Mass Migrant Crossing Floods Texas Border Facilities
EL PASO — Hundreds of migrants, part of a caravan of people mainly from Nicaragua, crossed en masse into the United States at El Paso on Sunday, among the largest single crossings along the West Texas border in recent years.
The group of about 800 to 1,000 people was one of several in recent days that have flooded border facilities in the region with thousands of new arrivals, federal authorities said.
It was the second time in recent months when large migrant crossings threatened to overwhelm the resources of the impoverished border town and the federal immigration authorities who are already strained by what has been a steady arrival of migrants throughout the year.
“A very large number of people arrived — a huge, huge number,” said Ruben Garcia, the director of Annunciation House, a nonprofit that provides shelter to asylum seekers after they have been processed and released by U.S. authorities.
Mr. Garcia said many of the migrants arriving on Sunday were still being processed on Monday.
On Monday, migrants, most of them from Nicaragua, could be seen huddling on street corners or waiting for the bus station to open.
“I have five people staying with me right now in my place, and I opened my truck up for another three to sleep there,” said Almaraz Saucedo Isidro, who lives in the apartments across the street from the station. “It’s cold, and they don’t have food or warm clothes, and they were just dropped off.”
The region around El Paso has seen a sharp increase in the number of people attempting to cross from Mexico in recent months, with 53,000 encounters recorded by border agents there in October, the most recent month for which data is available. That is more than on any other section of the U.S.-Mexico border. Federal agents have recorded a record number of encounters along the entire southern border, nearly 2.4 million in a yearlong period.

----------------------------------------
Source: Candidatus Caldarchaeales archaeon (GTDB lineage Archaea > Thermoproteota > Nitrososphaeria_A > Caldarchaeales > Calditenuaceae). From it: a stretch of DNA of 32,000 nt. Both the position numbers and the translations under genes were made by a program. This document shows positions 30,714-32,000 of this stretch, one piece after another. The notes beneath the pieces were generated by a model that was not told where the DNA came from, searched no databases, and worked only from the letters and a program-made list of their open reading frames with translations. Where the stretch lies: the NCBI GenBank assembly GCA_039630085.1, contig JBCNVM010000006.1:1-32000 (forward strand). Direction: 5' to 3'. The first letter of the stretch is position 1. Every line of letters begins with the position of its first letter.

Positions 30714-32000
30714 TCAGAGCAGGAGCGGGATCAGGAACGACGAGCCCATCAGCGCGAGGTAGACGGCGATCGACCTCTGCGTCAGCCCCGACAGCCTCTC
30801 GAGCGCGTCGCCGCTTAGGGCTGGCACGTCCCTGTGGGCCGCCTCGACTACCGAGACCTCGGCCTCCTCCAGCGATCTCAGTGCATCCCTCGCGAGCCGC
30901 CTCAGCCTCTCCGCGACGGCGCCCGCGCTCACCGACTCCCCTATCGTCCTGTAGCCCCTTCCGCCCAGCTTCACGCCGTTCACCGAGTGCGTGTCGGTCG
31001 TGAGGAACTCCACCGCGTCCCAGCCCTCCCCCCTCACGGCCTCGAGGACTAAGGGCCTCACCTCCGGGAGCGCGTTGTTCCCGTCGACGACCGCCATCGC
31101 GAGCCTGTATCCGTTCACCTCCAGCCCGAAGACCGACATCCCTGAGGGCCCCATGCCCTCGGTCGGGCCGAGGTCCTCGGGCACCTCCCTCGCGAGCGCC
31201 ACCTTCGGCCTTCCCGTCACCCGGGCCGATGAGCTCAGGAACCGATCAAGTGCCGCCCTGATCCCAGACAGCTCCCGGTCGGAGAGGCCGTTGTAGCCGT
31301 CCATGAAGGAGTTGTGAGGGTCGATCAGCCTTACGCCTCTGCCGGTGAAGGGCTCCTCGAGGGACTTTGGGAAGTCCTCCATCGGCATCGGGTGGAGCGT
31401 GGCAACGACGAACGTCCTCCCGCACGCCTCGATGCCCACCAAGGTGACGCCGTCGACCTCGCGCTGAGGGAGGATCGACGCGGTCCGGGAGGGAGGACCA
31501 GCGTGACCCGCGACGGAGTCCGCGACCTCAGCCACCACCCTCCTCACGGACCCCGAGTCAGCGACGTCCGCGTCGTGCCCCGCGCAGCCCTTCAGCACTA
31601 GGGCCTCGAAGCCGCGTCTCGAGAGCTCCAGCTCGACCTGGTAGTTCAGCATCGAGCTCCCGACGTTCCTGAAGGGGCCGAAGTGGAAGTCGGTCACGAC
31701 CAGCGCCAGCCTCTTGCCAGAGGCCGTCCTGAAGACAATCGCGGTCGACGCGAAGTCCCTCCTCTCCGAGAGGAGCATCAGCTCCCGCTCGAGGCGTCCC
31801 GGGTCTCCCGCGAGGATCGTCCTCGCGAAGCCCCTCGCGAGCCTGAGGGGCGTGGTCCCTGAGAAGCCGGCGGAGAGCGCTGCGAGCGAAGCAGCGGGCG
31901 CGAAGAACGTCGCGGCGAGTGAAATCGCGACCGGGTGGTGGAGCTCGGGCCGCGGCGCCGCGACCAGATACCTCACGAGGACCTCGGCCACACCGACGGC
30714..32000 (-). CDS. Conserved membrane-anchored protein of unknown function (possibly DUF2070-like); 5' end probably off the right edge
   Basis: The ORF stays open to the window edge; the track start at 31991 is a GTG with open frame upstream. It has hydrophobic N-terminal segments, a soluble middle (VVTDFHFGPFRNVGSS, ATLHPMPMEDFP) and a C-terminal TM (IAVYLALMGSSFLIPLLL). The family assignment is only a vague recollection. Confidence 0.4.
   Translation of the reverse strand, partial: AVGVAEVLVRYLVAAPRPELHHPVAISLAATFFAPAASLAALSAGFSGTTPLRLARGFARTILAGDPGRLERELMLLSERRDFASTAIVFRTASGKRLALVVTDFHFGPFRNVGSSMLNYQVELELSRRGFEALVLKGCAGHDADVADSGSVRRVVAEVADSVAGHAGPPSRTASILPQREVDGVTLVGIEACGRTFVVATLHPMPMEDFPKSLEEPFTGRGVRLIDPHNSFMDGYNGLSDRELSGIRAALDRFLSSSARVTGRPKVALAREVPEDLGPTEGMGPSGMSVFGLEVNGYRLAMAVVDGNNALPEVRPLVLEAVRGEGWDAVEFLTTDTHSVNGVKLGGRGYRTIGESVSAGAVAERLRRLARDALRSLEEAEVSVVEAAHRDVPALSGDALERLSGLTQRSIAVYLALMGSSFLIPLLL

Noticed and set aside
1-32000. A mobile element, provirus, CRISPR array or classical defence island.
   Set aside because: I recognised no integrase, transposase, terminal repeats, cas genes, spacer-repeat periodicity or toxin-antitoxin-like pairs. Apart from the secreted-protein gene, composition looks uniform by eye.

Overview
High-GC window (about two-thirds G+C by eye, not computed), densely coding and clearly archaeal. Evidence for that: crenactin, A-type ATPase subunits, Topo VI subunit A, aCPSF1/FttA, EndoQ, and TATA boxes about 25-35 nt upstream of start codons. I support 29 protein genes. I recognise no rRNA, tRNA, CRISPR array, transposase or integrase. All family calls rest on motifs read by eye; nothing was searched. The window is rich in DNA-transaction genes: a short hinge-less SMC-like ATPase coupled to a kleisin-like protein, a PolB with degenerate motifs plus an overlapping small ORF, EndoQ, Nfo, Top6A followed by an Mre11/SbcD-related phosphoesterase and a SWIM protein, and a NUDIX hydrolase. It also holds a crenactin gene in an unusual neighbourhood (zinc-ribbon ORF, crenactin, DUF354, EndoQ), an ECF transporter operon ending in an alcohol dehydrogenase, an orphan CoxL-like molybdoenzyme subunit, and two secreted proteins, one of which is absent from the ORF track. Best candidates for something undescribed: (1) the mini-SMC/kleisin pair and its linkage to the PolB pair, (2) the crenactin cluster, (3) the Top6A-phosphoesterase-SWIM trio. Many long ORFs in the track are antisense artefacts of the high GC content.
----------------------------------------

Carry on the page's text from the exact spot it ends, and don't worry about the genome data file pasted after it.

The secretary of homeland security, Alejandro N. Mayorkas, was expected to travel to El Paso on Monday for a previously planned trip.
The images of large numbers of migrants, wading across low sections of the Rio Grande in El Paso, immediately recalled previous moments of crisis at the southern border, most recently in the small city of Del Rio, Texas, where more than 9,000 migrants, mostly from Haiti, crowded in squalid conditions in a temporary camp under a bridge along the river last year.
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The scenes provided a potential window into the situation that border authorities have been bracing for as early as next week, when a pandemic health policy known as Title 42 is set to expire. The policy, put in place by the Trump administration and continued under President Biden under a court order, has allowed U.S. authorities to rapidly expel migrants, even those seeking asylum, in order to help prevent the spread of the coronavirus.
However, the United States is limited in its ability to expel Nicaraguans under the public health authority for diplomatic reasons. Mexico will not accept them, and the Biden administration cannot send repatriation flights. As a result, most of the Nicaraguans apprehended are released on a short-term parole with a tracking device or sent briefly to Immigration and Customs Enforcement detention, where they are typically released after a few days.